Yaoure tax holiday costs Cote d’Ivoire $120 million

The publication of the financial model of Yaoure gold mine shows what can be done: both in the tricky area of what tax incentives offer, and in terms of building government analytical capacity.

OpenOil, with support from the German Corporation for International Cooperation (GIZ), worked with colleagues from Cote d’Ivoire’s Ministry of Mines to build the financial model and accompanying report. We believe this is the first time that officials themselves have substantially led the development of financial analysis.

The results are revealing at a couple of levels. Cote d’Ivoire has had a policy of a holiday on Corporate Income Tax in place for at least 20 years. During that time, many people have had much to say about the policy: successive governments have defended it as necessary, those opposed have denounced it for giving too much away – and sometimes effectively accused those who maintain the policy of having ulterior motives.

First of all, nobody had ever costed the tax holiday, and the model solves that.

Against a base scenario (explained in detail in the report), over $120 million of tax revenues will be foregone in the Yaoure gold mine in its first five years of production. That’s equivalent to more than a quarter of government revenues from the entire sector in 2015.

But the model goes a stage further. Because even knowing how much the incentive cost does not mean you can prove it was unnecessary. The case that if the holiday was not on offer the investor would walk has to be addressed.

This is where financial analysis comes into its own. The whole point of a government, or a CSO, building a financial model is to assess the business position of the investor – so as to know what constitutes a “fair” deal, what revenues governments can expect, and so on. This is done through estimating the rate of return, both before and after tax.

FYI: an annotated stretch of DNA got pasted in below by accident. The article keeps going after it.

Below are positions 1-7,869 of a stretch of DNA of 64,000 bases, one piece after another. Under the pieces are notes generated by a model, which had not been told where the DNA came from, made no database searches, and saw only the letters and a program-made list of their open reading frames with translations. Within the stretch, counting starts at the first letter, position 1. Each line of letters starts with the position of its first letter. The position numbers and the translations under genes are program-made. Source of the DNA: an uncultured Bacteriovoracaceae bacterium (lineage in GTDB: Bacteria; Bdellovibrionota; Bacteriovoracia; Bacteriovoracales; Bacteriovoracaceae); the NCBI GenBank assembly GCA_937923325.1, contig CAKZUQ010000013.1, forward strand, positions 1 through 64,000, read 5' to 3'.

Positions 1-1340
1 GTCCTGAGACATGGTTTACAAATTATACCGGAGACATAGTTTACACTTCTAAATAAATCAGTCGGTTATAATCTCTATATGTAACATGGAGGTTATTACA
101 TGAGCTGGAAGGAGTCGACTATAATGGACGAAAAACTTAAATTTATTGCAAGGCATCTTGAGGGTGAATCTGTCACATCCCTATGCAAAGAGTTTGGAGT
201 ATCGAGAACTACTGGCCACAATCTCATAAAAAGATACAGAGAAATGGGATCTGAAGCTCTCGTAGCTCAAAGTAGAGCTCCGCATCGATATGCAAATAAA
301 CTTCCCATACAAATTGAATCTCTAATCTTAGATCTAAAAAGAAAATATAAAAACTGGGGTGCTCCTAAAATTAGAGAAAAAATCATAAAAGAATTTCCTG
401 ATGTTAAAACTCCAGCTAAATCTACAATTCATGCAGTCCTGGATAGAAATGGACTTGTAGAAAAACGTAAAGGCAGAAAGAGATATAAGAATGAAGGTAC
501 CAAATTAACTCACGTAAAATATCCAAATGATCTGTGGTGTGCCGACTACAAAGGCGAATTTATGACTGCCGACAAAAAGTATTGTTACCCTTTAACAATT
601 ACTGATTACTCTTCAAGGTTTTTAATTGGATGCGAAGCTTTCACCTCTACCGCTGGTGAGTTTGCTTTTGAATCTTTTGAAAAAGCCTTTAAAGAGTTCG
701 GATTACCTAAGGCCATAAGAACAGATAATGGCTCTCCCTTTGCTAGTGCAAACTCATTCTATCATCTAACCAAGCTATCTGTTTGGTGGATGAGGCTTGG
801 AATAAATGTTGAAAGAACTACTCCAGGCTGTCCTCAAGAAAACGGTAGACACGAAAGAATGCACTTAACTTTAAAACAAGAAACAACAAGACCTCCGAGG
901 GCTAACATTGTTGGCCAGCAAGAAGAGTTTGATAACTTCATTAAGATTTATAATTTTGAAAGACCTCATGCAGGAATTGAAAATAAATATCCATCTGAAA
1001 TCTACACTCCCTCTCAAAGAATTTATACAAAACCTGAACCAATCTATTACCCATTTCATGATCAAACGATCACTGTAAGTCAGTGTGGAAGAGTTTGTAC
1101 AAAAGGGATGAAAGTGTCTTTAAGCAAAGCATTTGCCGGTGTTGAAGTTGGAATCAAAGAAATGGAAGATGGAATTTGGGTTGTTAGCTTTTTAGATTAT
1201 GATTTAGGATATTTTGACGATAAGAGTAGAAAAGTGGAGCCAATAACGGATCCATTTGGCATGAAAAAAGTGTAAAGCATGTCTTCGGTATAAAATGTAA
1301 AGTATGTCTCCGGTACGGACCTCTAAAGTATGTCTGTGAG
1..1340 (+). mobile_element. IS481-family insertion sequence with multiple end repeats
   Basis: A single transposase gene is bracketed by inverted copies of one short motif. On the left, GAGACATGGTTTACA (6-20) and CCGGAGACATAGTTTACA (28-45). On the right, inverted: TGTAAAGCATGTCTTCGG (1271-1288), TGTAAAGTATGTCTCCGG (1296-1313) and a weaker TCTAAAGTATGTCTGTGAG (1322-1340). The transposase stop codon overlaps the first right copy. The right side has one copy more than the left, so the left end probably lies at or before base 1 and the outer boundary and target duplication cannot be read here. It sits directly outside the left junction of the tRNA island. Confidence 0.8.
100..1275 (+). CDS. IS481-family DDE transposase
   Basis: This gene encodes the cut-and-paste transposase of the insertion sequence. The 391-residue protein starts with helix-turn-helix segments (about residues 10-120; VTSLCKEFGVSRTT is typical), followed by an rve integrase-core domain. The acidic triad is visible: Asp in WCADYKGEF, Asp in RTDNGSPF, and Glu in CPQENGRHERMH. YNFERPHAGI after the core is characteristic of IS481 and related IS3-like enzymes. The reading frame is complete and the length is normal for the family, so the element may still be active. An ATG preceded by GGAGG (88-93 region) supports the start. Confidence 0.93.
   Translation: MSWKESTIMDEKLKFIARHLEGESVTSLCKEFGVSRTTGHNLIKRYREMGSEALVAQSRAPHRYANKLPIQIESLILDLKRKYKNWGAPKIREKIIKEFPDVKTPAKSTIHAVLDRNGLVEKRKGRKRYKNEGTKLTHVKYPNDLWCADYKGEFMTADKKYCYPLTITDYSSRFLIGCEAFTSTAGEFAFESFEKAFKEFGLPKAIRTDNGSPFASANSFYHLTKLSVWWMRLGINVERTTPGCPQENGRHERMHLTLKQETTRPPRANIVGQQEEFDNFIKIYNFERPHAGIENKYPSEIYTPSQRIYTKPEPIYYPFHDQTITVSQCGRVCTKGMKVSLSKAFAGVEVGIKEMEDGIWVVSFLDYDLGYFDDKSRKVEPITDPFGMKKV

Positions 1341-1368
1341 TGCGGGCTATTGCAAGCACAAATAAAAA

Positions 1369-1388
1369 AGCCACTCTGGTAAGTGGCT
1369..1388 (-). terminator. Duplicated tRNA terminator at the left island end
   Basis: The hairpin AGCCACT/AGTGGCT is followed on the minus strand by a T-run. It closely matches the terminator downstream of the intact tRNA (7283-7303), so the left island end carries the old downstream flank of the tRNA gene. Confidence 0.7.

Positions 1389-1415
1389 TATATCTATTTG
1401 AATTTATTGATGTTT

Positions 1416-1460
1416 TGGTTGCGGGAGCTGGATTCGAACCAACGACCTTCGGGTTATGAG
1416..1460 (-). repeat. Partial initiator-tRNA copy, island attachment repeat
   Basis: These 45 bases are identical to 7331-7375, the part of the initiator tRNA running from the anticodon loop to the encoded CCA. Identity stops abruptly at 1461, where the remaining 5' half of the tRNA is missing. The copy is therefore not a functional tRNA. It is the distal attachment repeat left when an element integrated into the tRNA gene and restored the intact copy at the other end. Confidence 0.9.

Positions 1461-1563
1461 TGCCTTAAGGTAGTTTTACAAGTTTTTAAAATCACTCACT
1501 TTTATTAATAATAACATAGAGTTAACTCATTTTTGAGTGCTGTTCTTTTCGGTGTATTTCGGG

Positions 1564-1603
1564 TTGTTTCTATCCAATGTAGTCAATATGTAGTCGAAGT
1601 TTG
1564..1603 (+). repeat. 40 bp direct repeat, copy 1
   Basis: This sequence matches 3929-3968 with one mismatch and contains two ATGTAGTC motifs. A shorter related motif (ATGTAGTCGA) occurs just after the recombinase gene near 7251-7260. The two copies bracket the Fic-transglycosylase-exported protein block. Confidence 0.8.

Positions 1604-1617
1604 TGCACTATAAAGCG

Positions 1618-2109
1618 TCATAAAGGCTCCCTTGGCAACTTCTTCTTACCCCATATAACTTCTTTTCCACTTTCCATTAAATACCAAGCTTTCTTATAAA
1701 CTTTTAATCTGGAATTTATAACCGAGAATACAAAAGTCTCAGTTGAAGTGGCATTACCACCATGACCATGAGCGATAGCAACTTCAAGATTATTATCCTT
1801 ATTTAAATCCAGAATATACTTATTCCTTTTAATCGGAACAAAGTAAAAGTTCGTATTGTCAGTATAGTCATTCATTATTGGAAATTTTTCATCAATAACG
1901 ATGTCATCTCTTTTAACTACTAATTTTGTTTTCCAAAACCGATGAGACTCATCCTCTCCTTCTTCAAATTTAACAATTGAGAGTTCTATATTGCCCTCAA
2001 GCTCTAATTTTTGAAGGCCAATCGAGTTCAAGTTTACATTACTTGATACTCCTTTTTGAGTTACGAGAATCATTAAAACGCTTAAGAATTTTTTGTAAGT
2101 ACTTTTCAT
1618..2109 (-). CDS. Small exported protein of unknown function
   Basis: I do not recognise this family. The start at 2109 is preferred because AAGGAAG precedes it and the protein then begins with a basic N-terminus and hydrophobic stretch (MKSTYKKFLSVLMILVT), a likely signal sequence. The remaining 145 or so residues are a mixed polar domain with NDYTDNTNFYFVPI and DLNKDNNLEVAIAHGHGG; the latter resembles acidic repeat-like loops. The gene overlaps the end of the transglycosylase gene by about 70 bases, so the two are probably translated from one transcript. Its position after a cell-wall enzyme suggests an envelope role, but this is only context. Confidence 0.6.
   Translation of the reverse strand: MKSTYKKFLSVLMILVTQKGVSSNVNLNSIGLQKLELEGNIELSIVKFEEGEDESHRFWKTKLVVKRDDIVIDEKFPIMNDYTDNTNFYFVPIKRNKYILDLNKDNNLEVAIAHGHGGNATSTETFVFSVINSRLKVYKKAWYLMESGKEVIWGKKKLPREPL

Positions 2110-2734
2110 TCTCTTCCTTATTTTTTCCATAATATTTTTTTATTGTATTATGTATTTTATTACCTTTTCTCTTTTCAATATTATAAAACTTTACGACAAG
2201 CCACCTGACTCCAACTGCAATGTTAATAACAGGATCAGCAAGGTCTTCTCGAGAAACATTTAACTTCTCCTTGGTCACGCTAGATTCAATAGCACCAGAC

So, in the base scenario, the company (originally Amara, but Amara was then sold to Perseus Mining in Australia), earned nearly 30% rate of return after tax. Investors adjust for “country risk” and Cote d’Ivoire would certainly carry some of that. Nevertheless, it is a handsome return by any standard.

But that is with the tax holiday. What the Yaoure model then answers is: what would the investor’s rate of return be if the tax holiday were cancelled? And the answer is: a still fairly handsome post-tax Internal Rate of Return of 25%. This builds a strong case that the tax holiday is, in the case of the Yaoure mine, not necessary to provide an attractive enough incentive.

In other words it is money left on the table.

It does not follow, of course, that that will be the case in every mine. Elsewhere the economics could be different. Or not. What this project has done is deliver a tool to the government which enables it to run this kind of analysis, project by project, and lead an informed discussion about tax incentives in the country.

It is possible the results will need revision. We have based this model on data published by the company itself, but mainly in 2014 (A publication in 2016 was not comprehensive enough in an internally consistent manner to be able to build a model off). Costs and prices could both require adjustment which could change the overall numbers on the tax holiday question.

It is unlikely, though, that the numbers would change so much as to alter the basic conclusion – that the tax holiday at the Yaoure gold mine seems unnecessary. And if it did, it is the publication of the model which will have triggered the release of better data proving that case. Just as that better data could be easily slotted into this existing model.

The government in Abidjan is now considering how to deploy financial analysis more broadly. And maybe to require companies bidding for licenses to “show the model”, just as they are required to do with other documents.

This kind of financial modeling is available, and within the technical grasp of any government which would like to develop it. As the results from this one mine alone show, billions of dollars could be in play.

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